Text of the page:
Short run qualitative mismatches arise as a consequence of extensive job and worker
variety combined with imperfect information and frictions in the labor market that require
workers and employers to engage in search to establish employment. “Search” refers to
the study of how workers go about finding a job, and how firms recruit workers. When
looking for a job, a worker does not know which firms would be willing to hire him or
her. When the worker gets an offer from a possible employer, the worker needs to decide
whether to accept the offer or continue looking. Search theory describes the optimal
strategy for a worker looking for a job, and has been extended to describe how firms look
for workers. Since the wage offer that a worker could get at different employers varies
according to the relation between the worker’s characteristics and the characteristics of
the job, continued search by the worker can generate a higher wage. However, since
search is costly, the worker at some point will decide to stop searching and accept a job
that pays less than the maximum attainable wage. Similarly, the productivity of a worker
at a particular job varies depending on the worker’s characteristics, but the employer fills
the job before finding the ideal worker because it would be costly to leave the job vacant
for so long. As a consequence of this search, the characteristics of the worker and firm
are not perfectly matched compared to the best assignment determined with perfect and
costless information. These short run qualitative mismatches are an inevitable


                                             2
consequence of the operation of the labor market in the presence of costly information
obtained through search. Although inevitable, the short run qualitative mismatches cause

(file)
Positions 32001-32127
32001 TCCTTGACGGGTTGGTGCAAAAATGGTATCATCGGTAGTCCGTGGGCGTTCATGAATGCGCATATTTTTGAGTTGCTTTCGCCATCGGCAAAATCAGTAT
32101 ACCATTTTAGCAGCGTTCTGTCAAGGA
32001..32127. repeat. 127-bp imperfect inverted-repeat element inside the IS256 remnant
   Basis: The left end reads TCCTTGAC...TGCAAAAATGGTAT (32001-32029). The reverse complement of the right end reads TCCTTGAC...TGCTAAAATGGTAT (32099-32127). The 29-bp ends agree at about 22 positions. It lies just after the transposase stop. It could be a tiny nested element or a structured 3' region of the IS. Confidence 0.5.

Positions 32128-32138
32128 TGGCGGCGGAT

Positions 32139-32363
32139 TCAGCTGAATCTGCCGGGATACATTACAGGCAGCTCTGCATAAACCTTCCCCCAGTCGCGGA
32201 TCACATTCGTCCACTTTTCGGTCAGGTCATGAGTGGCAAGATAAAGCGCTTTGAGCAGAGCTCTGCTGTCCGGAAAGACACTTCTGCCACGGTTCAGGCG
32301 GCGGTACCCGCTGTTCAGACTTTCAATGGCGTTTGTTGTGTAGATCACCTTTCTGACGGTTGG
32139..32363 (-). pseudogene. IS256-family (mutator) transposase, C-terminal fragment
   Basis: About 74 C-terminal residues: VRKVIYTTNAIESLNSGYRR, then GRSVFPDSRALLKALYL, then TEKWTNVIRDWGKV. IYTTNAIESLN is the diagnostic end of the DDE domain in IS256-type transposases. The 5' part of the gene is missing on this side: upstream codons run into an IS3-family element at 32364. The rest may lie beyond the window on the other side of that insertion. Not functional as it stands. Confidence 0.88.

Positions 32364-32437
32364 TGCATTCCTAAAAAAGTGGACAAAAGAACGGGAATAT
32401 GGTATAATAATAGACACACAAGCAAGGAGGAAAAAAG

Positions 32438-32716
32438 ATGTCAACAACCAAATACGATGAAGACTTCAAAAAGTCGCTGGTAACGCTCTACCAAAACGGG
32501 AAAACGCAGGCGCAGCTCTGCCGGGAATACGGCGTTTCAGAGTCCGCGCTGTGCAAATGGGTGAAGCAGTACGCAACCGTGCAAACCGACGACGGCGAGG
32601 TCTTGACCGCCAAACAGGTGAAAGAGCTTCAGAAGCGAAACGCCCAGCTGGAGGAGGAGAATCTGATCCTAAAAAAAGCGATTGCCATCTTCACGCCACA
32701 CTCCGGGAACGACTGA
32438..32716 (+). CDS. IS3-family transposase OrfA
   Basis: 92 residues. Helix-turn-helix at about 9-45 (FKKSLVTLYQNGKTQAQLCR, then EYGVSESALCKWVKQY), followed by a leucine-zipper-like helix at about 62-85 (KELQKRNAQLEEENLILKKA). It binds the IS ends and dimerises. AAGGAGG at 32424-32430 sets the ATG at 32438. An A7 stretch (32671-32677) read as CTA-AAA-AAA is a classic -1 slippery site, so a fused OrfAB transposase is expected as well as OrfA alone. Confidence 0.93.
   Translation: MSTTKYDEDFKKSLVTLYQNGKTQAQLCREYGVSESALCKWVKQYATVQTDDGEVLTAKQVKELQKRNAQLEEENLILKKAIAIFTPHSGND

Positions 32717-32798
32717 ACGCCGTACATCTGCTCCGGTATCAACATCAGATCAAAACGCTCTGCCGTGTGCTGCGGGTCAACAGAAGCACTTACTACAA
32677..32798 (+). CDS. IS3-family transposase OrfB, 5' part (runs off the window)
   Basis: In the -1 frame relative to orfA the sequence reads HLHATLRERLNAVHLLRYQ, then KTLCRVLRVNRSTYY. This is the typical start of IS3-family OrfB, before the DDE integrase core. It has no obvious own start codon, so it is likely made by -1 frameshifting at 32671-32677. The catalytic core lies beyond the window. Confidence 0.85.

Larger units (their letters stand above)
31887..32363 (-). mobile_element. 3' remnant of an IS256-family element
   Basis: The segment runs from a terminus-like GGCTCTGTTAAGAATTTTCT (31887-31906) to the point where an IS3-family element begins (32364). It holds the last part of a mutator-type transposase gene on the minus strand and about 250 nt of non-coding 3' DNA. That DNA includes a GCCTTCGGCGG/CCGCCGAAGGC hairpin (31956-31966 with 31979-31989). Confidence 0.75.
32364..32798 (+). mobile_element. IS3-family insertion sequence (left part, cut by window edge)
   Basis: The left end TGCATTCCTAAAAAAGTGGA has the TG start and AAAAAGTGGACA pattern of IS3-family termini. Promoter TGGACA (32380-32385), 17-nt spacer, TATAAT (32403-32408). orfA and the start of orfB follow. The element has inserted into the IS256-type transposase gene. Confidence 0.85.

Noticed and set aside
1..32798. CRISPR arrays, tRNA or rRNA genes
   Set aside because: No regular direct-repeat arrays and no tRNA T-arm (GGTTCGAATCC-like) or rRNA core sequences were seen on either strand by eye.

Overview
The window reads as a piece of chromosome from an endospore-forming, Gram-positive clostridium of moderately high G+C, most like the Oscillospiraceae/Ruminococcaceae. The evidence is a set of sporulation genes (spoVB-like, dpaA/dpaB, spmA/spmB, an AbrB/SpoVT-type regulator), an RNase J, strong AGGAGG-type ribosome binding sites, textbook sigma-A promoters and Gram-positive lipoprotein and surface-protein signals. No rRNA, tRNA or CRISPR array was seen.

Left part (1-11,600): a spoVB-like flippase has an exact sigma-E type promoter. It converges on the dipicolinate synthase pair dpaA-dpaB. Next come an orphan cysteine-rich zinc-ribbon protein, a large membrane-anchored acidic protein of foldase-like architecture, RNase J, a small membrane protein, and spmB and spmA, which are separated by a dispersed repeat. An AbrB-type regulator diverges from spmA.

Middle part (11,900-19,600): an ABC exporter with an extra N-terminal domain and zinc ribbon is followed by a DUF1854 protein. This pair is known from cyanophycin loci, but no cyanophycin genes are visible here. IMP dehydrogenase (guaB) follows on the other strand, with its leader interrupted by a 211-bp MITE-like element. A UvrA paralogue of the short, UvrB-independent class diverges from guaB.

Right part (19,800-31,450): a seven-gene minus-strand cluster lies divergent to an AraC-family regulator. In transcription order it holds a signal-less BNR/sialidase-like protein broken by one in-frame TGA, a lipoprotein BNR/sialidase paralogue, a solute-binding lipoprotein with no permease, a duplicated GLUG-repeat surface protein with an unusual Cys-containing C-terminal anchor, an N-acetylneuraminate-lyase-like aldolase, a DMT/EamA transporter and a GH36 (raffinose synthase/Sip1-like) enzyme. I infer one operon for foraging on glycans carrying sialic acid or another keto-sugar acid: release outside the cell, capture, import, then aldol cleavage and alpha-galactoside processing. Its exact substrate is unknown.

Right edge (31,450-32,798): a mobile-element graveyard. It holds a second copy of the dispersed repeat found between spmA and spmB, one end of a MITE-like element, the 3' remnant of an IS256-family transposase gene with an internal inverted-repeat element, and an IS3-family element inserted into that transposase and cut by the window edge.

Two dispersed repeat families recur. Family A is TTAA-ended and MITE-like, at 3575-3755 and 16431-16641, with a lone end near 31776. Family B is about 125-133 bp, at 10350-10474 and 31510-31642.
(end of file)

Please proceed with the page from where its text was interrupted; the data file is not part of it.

losses to both workers and firms. Workers lose because they spend time unemployed, are
paid less than they could potentially earn, and must perhaps engage in on-the-job search
to obtain further advancement in their careers. Employers lose because a job may remain
vacant until they can find someone to fill it, they may get less production from the worker
than they could hope for, and the worker may leave for a better job, generating a costly
separation. The extent of the losses from qualitative mismatches in the short run depends
on policies that promote efficient matching. Labor market intermediaries and temporary
help agencies can reduce short run qualitative mismatches by placing workers in jobs
more efficiently than the rest of the labor market. Short run qualitative mismatches would
arise even in the absence of the long run aggregate qualitative mismatches that are
described next, and would not disappear as a result of long run adjustments in the labor
market. Short run qualitative mismatches are studied by examining how the labor market
assigns workers to jobs through search by workers and employers, and how qualitative
mismatches arise as a consequence of the strategies of workers and employers in the
presence of costly search.
        In contrast, long run aggregate qualitative mismatches arise when the economy
changes in a way that alters the mix of job characteristics, or the incentives for
individuals to obtain education and training change in a way that alters the mix of worker
characteristics. For job characteristics, the causes could be technological change, capital
investments, globalization, or organizational change. For worker characteristics, the
causes could be subsidies to different levels of education, quality of preparation at earlier
educational levels, or private costs of education. To understand the nature of a long run
aggregate qualitative mismatch, it is convenient to consider a single labor market for jobs